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    Department of Energy EngineeringWith growing concerns over energy and environmental issues, sustainable and environmentally-friendly energy conversion and storage devices have received significant attention from both the academic and industrial communities. Solid oxide fuel cells (SOFCs) and solid oxide electrolysis cells (SOECs), which are collectively referred to as solid oxide cells (SOCs), are attractive energy conversion and storage systems with high energy conversion efficiency and environmental benefits. SOFCs, which directly convert chemical energy (such as H2, CH4, C3H8, etc) into electricity, represent an efficient alternative combustion system for the production of electricity. Similarly, SOECs, which convert water to hydrogen, are a clean and efficient hydrogen production system. Ideally, SOFCs and SOECs should meet several criteria, such as high performance, long term stability, and relatively inexpensive cost. However, the operation of SOFCs and SOECs still accompanies several problems, especially in relation to the electrode materials. Conventional electrode materials suffer from insufficient performance, performance degradation, redox instability, coarsening, electrode delamination, and the formation of a secondary phase. In this regard, the development of electrode materials with both high conductivity and high and stable electrocatalytic activity is a vital step for the commercialization of SOFCs and SOECs. This dissertation focuses on layered perovskite based electrode materials for SOFCs and SOECs with an aim to overcome the problems noted above. These materials show outstanding performance and stability with fast electrochemical reaction kinetics. I first discuss basic principles and present a theoretical overview of solid oxide fuel cells and solid oxide electrolysis cells in chapter 1 and then describe the experimental techniques for the fabrication and characterization of electrode materials for SOFCs and SOECs in chapter 2. Finally, my research papers on the properties of electrode materials for SOFCs and SOECs are presented as outlined below, 1. Thermodynamic and electrical properties of Ba0.5Sr0.5Co0.8Fe0.2O3-?? and La0.6Sr0.4Co0.2Fe0.8O3-?? for intermediate-temperature solid oxide fuel cells. 2. Optimization of Sr content in layered SmBa1-xSrxCo2O5+?? perovskite cathodes for intermediate-temperature solid oxide fuel cells. 3. High redox and performance stability of layered SmBa0.5Sr0.5Co1.5Cu0.5O5+?? perovskite cathodes for intermediate-temperature solid oxide fuel cells. 4. Electrochemical properties of B-site Ni-doped layered perovskite cathodes for IT-SOFCs. 5. Correlation between fast oxygen kinetics and enhanced performance in Fe doped layered perovskite cathode for solid oxide fuel cells. 6. Achieving high efficiency and eliminating degradation in solid oxide electrochemical cells by using high oxygen capacity perovskite. 7. Novel hydrogen production system: Dual Solid Oxide Electrolyzer.ope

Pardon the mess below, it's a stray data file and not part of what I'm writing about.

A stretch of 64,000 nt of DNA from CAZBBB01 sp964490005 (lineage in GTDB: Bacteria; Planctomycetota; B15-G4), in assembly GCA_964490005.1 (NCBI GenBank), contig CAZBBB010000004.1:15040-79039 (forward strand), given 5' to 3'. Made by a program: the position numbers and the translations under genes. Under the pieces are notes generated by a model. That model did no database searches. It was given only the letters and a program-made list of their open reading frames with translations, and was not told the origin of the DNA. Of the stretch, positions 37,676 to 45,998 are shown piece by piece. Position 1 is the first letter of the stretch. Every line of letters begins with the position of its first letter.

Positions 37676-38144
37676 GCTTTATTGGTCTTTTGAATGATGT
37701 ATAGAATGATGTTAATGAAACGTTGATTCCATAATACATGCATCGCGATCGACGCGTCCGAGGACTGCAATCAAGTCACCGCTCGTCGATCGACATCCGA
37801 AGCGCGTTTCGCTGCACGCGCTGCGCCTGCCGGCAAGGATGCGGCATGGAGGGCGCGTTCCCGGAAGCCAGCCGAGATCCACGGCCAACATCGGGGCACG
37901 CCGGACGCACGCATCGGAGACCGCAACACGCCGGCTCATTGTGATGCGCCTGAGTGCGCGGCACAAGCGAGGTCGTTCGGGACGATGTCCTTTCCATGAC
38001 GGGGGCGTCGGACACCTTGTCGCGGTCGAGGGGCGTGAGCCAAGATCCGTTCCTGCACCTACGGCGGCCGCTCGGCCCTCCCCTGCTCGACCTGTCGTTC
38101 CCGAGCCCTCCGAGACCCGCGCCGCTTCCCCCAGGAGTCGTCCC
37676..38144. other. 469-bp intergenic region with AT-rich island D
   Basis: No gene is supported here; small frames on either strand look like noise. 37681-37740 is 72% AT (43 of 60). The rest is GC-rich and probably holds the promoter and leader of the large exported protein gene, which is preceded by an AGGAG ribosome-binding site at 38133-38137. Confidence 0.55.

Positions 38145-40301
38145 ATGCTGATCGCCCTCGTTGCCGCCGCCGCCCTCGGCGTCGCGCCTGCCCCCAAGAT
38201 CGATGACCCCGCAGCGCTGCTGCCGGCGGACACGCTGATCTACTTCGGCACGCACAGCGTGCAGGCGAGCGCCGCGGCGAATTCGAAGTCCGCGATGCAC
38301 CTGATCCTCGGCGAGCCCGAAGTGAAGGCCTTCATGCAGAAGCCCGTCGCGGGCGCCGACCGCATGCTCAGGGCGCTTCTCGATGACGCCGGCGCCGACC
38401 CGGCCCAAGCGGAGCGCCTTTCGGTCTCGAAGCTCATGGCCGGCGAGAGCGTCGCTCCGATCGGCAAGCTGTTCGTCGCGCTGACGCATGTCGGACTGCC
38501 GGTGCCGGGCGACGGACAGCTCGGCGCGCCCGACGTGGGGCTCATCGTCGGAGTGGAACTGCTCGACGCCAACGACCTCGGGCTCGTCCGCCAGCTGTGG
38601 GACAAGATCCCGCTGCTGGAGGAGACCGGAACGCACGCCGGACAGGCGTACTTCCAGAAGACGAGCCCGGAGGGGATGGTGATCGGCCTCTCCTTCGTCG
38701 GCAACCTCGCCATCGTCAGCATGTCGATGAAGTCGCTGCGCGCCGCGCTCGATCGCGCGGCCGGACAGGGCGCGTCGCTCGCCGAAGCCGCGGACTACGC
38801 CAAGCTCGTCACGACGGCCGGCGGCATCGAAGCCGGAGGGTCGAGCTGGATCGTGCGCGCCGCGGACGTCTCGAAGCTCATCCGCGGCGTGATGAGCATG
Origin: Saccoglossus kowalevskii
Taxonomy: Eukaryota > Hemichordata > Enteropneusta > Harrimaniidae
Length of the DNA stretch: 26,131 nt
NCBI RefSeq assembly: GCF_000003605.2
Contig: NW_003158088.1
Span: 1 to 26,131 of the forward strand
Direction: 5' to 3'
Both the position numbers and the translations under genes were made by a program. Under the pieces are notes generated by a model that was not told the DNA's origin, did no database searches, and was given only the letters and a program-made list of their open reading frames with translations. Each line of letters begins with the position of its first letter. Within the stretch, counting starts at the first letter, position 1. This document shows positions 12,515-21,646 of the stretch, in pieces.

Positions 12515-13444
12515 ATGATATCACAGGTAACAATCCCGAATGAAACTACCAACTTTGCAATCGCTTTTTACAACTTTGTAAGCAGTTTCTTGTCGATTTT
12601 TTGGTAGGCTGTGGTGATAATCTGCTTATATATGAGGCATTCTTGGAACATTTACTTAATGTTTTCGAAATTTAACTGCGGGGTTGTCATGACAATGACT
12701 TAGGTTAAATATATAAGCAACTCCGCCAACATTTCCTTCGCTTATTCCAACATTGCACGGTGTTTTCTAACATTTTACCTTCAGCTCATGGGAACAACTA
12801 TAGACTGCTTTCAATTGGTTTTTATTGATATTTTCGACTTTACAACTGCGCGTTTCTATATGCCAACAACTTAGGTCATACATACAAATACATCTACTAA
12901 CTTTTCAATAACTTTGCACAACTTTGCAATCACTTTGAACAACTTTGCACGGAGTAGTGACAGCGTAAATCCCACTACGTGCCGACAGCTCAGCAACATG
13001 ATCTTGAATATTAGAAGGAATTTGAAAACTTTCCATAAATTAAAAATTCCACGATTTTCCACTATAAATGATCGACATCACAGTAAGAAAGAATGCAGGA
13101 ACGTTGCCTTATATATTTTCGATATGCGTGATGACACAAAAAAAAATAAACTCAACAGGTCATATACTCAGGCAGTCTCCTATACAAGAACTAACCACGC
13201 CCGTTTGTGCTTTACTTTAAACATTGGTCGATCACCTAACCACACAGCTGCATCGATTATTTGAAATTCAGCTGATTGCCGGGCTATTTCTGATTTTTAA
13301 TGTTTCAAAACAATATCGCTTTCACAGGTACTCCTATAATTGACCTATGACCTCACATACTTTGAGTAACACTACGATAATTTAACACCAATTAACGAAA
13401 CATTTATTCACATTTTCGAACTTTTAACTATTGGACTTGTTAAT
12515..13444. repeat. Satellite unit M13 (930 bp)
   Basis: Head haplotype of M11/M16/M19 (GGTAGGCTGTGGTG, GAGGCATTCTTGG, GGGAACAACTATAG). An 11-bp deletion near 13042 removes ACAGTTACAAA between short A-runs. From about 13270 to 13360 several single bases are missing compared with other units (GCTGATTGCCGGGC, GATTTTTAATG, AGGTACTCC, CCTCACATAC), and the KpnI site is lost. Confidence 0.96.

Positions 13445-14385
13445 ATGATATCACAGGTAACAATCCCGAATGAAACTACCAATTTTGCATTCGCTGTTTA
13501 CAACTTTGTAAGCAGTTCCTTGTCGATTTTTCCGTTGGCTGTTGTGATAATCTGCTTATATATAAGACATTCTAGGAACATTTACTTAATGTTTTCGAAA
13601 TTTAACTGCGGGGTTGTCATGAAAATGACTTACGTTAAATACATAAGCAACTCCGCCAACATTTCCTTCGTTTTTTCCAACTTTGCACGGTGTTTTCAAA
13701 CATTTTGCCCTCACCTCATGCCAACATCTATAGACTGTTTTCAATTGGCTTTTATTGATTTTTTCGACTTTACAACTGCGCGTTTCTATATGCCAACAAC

Mathematical modeling of solid oxide fuel cells

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    Development of predictive techniques, with regard to cell behavior, under various operating conditions is needed to improve cell performance, increase energy density, reduce manufacturing cost, and to broaden utilization of various fuels. Such technology would be especially beneficial for the solid oxide fuel cells (SOFC) at it early demonstration stage. The development of computer models to calculate the temperature, CD, reactant distributions in the tubular and monolithic SOFCs. Results indicate that problems of nonuniform heat generation and fuel gas depletion in the tubular cell module, and of size limitions in the monolithic (MOD 0) design may be encountered during FC operation

    Structural and Electrical Properties of Pulsed Laser Deposited Yttrium Doped Zirconium Oxide Thin Film Stabilization